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(hi-par -koss) (High-Precision Parallax Collecting Satellite) An astrometric satellite of the European Space Agency (ESA) launched in Aug. 1989 to gather modern data on the position, brightness and other properties of an input catalog of selected stars with an unprecedented level of accuracy. Although its name was an acronym, it was deliberately chosen to recall the ancient Greek astronomer Hippachus, who compiled an important star catalog in the 2nd century BC. A faulty booster motor failed to lift Hipparcos into its intended geostationary orbit, but, following a revision of its mission, it was operated successfully from its 10-hour orbit and completed its mission in 4 years (rather than the planned 2.5 years). Prolonged exposure to radiation eventually caused it to cease working in 1993.

The satellite's 29-cm Schmidt telescope plotted very exactly the position, magnitude, parallax, and proper motion of a large number of stars. The resulting Hipparcos catalog (published 1997) gave the positions of 118 218 stars with a precision (0.002 arcsec) not possible from the ground. It was complete to magnitude 7.5 but included many fainter stars down to magnitude 12.5. The mean epoch was 1991.25. The less accurate Tycho catalog was prepared using the Hipparcos satellite's less sensitive star tracker instrument and was published the same year. Tycho gave positional date and magnitudes for the 1 058 332 brightest stars, including many as faint as magnitude 11.5. Tycho 2, a collaborative venture between the United States Navy Observatory and the University of Copenhagen, Denmark, was released on CD-ROM in 2000. It extended the number of the brightest stars listed to 2 539 913, complete to magnitude 11, with their positions precessed to J2000.0.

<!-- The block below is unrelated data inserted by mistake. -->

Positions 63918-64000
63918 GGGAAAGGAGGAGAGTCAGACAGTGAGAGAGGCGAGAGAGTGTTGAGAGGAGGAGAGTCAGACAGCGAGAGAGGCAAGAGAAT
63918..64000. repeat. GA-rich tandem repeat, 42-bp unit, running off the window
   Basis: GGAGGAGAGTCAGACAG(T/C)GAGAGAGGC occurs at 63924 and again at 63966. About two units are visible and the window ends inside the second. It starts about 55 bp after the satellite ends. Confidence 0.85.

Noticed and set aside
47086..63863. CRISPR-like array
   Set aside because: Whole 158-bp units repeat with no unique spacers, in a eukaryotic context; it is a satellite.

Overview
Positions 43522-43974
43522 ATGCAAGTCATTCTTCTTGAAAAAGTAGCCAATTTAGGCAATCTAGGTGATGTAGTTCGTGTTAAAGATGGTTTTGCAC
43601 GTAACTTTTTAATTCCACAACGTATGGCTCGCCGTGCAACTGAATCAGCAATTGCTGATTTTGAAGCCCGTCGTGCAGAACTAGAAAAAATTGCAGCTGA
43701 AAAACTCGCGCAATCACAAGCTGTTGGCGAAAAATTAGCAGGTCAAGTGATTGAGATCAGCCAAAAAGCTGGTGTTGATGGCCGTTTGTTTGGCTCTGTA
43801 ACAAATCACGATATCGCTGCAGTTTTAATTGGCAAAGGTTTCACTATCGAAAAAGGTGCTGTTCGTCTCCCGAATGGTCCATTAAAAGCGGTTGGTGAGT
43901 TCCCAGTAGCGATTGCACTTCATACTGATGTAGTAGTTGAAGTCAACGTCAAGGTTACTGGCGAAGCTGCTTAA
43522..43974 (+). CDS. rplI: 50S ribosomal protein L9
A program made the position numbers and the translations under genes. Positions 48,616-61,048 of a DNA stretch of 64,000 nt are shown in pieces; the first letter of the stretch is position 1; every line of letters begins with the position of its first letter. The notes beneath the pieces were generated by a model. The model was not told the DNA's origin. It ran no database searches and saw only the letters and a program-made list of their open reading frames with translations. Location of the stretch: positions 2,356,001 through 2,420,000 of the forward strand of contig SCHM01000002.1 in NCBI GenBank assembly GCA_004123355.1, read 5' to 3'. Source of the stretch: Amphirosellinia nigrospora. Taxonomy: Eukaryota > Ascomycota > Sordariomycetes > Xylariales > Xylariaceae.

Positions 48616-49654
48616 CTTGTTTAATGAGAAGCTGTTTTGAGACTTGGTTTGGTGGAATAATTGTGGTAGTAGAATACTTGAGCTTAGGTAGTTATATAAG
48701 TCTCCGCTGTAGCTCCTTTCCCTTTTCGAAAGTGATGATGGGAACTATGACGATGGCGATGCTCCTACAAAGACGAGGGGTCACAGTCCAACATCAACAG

Among its other achievements, Hipparcos helped to forecast the impacts on Jupiter of the fragments of Comet Shoemaker-Levy 9 and identified stars that in the far future will pass close to the Sun.

References in periodicals archive ?
The analysis of the residuals revealed that a large proportion of the Hipparcos stars (mostly double or multiple systems) have rather big errors in proper motions, due to the relatively short time interval of the Hipparcos mission compared with the orbital periods of the stellar systems.
In the former case, the field was centered near RA 11h 35m, Dec +35.5[degrees], and four Hipparcos stars were used as standards (HIP 56516, 56568, 56671 and 56799).
A user can, for example, create a color-magnitude diagram of all the Hipparcos stars, or selected subsets, such as the stars in the chosen field of view.
It contains fundamental data, including radial velocities, drawn from the astronomical literature for all the Hipparcos stars. Merging these two catalogs yields 19,461 stars with all the needed information.
Now that we have trimmed the fat off our table of Hipparcos stars we can let the computer go to work.